JonScholar wrote:What I said is that if it fits the common mold of the struggle between labor and capital, that I wouldn't blame the workers for their actions.

...he is saying "If it IS NOT just for their own personal satisfaction, then it may be justified. So basically, his position is insanely fucking evil because you didn't bother to read.

Thesh wrote:Even if you justify violent revolutions in some cases, they are not always justified. Let's say conditions for workers are deplorable and people are underpaid (I really don't know for sure). India is a democracy; before engaging in a violent revolution, try campaigning for minimum wages and workers rights and taking to the streets in peaceful demonstrations. Also, look to form unions to protect the workers rights. If it fails, it most likely failed because there wasn't enough popular support, meaning that you are the minority. If you are the minority, then a violent overthrow of the government is not justified. If the failure is due to corruption, you have majority support, and non-violent protest is not working, then a violent overthrow may be necessary.

However, this isn't a revolution. This was vigilantism. They aren't trying to get change, they are just looking for revenge.

India's been a democracy for what? 60 years? If they haven't had political reform yet, kinda makes it seem like it's not working, no? Unless, of course, the majority of people simply don't mind living in abject poverty.
sourmìlk wrote:Monopolies are not when a single company controls the market for a single product.

You don't become great by trying to be great. You become great by wanting to do something, and then doing it so hard you become great in the process.

Heisenberg
Posts: 3789
Joined: Wed May 14, 2008 8:48 pm UTC
Location: Uncertain

Re: Ex-worker mob burn executive to death in vehicle

Postby Heisenberg » Mon Mar 07, 2011 7:54 pm UTC

nitePhyyre wrote:That distinction? Its never been made.

Yes, it has. Lighting someone on fire could be considered "sending a message." However, lighting someone on fire WHILE THEY ARE STILL ALIVE is torture, and serves no purpose other than satisfying a depraved need to inflict suffering on another.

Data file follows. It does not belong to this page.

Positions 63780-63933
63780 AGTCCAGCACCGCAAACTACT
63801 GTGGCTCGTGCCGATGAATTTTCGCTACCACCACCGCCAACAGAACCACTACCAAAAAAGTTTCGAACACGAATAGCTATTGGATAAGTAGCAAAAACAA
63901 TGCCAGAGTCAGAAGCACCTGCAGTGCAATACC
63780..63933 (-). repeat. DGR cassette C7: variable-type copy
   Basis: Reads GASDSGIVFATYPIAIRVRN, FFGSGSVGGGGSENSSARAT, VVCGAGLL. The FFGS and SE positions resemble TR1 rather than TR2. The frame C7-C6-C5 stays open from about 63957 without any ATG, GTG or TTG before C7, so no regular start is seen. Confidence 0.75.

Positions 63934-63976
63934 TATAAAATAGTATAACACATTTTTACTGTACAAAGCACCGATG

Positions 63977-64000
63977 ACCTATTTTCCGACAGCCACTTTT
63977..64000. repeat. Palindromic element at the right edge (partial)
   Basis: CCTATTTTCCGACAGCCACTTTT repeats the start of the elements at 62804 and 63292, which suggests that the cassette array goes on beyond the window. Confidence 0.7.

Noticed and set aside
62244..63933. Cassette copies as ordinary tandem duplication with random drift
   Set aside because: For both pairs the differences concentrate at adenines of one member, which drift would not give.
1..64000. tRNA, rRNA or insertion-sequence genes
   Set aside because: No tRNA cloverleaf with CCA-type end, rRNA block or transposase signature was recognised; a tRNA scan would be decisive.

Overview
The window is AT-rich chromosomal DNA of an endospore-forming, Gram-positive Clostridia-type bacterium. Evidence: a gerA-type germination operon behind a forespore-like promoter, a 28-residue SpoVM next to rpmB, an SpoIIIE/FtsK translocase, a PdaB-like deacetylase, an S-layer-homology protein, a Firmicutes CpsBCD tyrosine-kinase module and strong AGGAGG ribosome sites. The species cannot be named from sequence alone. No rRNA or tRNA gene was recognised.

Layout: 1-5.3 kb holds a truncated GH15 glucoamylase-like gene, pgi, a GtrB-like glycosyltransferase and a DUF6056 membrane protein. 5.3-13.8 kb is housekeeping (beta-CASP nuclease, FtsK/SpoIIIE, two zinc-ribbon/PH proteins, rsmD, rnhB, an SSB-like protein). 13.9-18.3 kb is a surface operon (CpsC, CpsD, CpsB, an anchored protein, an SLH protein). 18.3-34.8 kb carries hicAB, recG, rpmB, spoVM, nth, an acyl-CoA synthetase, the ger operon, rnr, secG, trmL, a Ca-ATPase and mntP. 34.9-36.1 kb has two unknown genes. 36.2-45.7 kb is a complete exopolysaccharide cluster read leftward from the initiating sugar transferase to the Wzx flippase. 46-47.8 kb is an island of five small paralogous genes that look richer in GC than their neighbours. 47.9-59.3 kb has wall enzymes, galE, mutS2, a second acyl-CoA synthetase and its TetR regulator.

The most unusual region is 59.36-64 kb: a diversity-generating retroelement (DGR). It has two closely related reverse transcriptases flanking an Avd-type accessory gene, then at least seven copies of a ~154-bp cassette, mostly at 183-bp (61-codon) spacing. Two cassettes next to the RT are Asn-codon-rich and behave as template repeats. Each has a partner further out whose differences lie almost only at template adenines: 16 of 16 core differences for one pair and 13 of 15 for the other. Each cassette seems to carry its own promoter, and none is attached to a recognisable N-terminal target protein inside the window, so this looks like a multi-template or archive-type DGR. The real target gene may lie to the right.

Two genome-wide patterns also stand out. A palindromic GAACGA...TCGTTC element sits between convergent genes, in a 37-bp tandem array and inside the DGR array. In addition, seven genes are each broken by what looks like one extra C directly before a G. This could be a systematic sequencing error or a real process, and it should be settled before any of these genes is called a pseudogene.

If you're a noble worker doing this for the greater good, kill the man first. Preferably not in front of his wife and children.
nitePhyyre wrote:India's been a democracy for what? 60 years? If they haven't had political reform yet, kinda makes it seem like it's not working, no?

When you're talking about Indian history, 60 years is not a long time.

User avatar
The Great Hippo
Swans ARE SHARP
Posts: 7367
Joined: Fri Dec 14, 2007 4:43 am UTC
Location: behind you

Re: Ex-worker mob burn executive to death in vehicle

Postby The Great Hippo » Mon Mar 07, 2011 9:27 pm UTC

What Heisenberg said. Also, these workers lit the man on fire after they were fired. This was a response to them being fired. This was not a response to the various grave injustices of India's economic system; this was a response to losing their primary source of income.

Mob justice is evil. Vengeance is evil. Lynch mobs are evil. Those who support these things are supporting evil. Whenever these things accomplish some good, it is only by sheer, stupid, blind luck--not by design.

User avatar
dedalus
Posts: 1169
Joined: Fri Apr 24, 2009 12:16 pm UTC
Location: Dark Side of the Moon.

Re: Ex-worker mob burn executive to death in vehicle

Postby dedalus » Mon Mar 07, 2011 10:00 pm UTC